Database Design for Excel
The last versions of Excel offer some incredible new possibilities to link tables, making the use of VLOOKUP obsolete in a lot of cases. Basically Excel got pimped and offers the same possibilities of linking tables as does a full relational database.
Let's look at how this works !
The Ribbon Data tab contains a 'Relationships' icon.
This icon only make sense if you have two tables that you want to link. In essence you create a third virtual table.
Imagine you created a table 'tblPersons' that contain a 'Country' column (with country codes). If you make a Pivot Table based on that table you'll get the country codes as column or row header. If you decide to show the country names you'll need to link this table to a table that explain those codes.
The next image shows a small 'tblPersons' table at the left, and a 'tblCountries' at the right. The second column of the 'tblCountries' table is the name of the country, while the first also contains the country code.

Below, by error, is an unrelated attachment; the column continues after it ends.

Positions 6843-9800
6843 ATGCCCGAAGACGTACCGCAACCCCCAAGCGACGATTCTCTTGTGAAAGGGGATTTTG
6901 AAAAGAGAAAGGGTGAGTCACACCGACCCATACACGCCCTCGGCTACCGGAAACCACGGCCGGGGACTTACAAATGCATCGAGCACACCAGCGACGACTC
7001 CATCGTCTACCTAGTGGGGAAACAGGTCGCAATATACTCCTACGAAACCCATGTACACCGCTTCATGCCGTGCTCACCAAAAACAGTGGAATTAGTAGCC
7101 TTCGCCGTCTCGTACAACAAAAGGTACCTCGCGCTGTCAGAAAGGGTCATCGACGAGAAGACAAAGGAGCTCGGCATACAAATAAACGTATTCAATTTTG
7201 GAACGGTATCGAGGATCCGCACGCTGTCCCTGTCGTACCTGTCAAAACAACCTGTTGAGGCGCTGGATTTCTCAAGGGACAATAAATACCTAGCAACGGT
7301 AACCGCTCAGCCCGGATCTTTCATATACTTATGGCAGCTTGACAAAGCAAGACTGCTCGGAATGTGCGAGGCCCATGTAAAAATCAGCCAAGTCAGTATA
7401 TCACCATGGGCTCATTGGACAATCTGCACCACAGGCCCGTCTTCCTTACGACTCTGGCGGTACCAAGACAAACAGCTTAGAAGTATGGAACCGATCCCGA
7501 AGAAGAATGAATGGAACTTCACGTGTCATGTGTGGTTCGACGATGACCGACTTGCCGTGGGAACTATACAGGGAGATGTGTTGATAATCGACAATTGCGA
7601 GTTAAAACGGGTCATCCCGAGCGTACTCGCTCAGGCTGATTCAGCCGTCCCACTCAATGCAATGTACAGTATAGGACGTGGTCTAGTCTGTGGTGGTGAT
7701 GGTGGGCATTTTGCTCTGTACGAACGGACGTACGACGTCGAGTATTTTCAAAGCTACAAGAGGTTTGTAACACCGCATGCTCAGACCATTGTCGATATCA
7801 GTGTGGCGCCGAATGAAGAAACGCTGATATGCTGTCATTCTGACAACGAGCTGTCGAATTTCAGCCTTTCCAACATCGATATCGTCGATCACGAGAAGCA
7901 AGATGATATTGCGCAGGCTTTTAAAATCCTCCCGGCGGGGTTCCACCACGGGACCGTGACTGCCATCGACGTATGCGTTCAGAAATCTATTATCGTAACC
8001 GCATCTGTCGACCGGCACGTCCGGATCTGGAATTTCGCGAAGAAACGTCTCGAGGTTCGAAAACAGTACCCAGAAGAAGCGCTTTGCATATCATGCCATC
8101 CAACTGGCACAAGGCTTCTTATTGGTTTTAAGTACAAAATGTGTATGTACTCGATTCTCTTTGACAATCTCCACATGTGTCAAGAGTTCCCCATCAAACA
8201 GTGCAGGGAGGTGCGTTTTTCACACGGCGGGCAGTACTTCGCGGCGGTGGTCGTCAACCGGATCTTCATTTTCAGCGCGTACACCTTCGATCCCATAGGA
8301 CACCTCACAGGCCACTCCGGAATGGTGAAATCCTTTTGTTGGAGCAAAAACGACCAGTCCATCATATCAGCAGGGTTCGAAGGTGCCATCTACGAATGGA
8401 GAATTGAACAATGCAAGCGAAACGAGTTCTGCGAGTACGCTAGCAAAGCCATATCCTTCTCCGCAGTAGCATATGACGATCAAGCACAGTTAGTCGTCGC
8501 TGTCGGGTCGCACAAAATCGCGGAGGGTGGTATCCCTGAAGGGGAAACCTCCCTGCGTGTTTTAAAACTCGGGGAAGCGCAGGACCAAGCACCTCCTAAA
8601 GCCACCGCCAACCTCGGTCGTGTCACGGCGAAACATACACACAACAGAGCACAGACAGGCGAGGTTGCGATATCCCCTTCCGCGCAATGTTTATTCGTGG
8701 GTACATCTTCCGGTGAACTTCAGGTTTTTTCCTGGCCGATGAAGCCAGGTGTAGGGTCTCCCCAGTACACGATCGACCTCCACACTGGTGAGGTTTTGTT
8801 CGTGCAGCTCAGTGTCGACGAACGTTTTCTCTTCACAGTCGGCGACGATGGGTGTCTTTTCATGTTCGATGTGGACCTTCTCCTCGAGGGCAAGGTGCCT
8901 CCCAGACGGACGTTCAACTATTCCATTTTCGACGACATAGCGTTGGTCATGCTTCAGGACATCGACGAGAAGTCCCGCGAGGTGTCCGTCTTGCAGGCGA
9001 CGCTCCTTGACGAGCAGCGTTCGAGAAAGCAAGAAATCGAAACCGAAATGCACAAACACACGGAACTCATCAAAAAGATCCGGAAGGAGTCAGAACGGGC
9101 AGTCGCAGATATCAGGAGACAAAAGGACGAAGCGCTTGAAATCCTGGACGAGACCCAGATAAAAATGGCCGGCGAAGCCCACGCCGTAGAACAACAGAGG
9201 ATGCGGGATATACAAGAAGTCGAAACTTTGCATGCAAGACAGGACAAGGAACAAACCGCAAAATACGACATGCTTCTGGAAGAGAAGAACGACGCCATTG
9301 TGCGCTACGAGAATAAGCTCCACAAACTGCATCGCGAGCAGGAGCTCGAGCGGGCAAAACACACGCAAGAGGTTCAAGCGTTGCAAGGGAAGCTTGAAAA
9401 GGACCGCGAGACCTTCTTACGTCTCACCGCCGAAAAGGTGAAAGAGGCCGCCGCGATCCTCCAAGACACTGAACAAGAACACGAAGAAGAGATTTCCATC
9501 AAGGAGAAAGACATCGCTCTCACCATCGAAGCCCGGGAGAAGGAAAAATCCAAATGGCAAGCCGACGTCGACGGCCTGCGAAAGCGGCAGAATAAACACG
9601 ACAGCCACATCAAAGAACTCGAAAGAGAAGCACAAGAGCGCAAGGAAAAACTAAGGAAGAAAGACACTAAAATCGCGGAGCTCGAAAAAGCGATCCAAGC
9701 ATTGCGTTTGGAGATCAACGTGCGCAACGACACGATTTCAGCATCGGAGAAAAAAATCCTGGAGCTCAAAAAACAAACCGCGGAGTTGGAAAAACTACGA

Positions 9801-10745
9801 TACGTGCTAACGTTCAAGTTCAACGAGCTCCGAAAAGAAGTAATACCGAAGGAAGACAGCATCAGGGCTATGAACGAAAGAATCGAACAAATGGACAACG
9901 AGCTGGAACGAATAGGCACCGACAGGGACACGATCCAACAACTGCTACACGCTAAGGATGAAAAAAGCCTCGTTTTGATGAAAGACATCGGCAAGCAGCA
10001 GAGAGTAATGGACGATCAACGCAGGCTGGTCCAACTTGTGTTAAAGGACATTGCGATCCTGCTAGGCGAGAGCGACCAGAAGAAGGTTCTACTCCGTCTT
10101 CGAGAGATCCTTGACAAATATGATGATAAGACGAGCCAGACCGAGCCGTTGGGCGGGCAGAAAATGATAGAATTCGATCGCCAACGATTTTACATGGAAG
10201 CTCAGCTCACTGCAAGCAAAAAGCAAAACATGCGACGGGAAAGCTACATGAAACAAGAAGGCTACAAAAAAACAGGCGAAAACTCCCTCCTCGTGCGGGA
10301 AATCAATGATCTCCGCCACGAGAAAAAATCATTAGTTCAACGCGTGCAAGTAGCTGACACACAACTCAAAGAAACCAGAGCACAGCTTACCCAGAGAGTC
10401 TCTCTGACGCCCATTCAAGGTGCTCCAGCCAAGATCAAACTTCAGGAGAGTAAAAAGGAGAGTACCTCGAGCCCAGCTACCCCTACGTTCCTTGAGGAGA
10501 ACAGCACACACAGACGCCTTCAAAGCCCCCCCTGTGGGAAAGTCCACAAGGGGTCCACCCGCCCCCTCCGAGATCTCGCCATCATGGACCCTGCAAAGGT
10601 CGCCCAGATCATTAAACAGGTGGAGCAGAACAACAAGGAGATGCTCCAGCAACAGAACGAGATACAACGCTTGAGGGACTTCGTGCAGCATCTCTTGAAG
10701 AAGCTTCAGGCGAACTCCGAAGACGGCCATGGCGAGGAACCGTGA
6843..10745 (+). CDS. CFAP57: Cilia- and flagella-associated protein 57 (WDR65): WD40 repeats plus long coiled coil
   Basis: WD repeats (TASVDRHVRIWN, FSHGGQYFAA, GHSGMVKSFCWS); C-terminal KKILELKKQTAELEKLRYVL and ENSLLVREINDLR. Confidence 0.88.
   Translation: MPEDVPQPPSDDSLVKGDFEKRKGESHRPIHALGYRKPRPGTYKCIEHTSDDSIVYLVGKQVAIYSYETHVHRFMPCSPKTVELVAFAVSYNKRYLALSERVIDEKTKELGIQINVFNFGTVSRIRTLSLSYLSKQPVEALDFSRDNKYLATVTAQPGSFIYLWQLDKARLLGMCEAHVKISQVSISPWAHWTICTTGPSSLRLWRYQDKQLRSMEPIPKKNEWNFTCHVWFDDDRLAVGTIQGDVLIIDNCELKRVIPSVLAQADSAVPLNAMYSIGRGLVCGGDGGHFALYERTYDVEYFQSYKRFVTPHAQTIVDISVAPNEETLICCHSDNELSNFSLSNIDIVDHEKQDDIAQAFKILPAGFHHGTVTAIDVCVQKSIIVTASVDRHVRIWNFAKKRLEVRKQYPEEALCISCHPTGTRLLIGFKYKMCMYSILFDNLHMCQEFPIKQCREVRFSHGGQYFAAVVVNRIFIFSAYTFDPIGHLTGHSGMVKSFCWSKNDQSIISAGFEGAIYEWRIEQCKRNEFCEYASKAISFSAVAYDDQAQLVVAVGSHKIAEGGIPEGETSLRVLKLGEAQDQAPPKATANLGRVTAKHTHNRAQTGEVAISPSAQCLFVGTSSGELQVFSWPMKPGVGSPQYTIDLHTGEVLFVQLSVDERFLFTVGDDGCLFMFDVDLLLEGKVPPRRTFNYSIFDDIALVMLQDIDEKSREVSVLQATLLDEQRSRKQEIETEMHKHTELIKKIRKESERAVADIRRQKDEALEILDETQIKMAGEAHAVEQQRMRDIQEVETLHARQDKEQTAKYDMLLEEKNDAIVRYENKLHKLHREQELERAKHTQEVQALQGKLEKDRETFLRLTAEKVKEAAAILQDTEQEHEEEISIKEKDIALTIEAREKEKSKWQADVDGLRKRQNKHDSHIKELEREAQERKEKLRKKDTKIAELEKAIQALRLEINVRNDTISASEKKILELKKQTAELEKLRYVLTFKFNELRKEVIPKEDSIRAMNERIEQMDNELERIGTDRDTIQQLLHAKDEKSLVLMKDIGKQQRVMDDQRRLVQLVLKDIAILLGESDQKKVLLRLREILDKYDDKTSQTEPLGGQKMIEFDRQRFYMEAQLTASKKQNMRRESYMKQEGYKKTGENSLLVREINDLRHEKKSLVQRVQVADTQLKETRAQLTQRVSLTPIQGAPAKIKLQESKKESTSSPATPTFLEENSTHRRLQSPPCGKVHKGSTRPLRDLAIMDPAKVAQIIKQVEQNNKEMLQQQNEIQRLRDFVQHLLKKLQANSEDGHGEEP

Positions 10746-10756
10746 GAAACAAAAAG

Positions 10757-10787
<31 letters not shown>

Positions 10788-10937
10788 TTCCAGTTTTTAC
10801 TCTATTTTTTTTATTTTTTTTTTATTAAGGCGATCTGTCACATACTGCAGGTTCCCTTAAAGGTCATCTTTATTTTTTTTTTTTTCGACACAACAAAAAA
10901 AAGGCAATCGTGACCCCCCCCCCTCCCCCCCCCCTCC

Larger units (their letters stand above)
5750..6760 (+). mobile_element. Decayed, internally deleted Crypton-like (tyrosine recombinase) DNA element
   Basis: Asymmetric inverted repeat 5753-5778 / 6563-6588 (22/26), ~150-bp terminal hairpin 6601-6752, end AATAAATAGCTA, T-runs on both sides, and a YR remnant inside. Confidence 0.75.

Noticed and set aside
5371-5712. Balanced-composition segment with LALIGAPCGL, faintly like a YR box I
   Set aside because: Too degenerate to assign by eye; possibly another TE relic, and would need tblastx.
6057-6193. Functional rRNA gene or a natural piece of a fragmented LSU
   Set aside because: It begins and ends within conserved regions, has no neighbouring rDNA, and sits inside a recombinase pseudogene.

Each of those country codes ('tblCountries') must be unique for the system to work.
Clicking on the 'Relationship' icon will make the 'Create Relationship' dialog appear. If you specify that the Primary Key (with unique values) is the 'CountryCode' column of the 'tblCountries' table and indicate that the 'Country' column of 'tblPersons' contains the related values (Foreign Key) then a valid relationship will have been created upon confirmation.
The final result will be that you'll be able to build Pivot Tables that see both table as one virtual table:
in the Pivot Table Fields dialog you'll be able to pick the 'CountryName' from one table and for instance count the names from the other table.
Of course this is only a glimpse of the possibilities.
For more, look at this link: